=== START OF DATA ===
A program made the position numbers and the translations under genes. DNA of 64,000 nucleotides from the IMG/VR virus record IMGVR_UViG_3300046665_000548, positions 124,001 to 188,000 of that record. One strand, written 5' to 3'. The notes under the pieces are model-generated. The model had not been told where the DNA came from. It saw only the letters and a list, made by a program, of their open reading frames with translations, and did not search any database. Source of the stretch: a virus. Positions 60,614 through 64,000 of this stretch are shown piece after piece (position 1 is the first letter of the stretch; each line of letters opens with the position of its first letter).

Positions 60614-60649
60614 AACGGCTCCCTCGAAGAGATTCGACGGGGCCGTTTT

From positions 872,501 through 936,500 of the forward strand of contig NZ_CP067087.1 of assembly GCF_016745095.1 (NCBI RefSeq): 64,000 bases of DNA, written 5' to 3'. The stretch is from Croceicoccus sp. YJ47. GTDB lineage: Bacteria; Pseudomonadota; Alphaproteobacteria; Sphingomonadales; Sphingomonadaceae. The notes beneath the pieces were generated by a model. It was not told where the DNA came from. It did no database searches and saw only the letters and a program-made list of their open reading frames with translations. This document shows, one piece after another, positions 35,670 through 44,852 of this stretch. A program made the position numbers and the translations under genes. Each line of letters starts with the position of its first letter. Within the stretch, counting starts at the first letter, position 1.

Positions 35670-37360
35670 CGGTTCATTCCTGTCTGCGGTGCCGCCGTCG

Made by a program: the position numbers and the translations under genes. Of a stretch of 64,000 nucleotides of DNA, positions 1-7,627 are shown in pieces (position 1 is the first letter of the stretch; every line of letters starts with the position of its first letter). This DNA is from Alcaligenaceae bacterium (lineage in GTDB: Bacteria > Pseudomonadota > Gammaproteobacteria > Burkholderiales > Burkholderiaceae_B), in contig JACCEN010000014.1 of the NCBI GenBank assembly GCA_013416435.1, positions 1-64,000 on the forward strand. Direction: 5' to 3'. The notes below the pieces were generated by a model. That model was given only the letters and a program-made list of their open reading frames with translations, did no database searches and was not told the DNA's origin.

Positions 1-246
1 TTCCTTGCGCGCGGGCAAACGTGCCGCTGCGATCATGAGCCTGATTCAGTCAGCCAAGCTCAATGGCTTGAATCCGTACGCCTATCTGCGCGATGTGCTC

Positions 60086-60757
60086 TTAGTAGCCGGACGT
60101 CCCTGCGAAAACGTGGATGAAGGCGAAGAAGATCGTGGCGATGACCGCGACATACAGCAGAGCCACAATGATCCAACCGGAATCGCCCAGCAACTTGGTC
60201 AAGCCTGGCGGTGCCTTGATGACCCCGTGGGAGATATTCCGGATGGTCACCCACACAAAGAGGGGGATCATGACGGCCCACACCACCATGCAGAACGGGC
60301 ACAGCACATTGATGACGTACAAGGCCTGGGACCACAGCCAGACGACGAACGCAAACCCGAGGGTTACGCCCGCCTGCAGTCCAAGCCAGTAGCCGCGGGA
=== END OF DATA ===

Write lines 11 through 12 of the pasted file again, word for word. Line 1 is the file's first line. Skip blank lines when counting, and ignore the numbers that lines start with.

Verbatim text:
60086 TTAGTAGCCGGACGT
60101 CCCTGCGAAAACGTGGATGAAGGCGAAGAAGATCGTGGCGATGACCGCGACATACAGCAGAGCCACAATGATCCAACCGGAATCGCCCAGCAACTTGGTC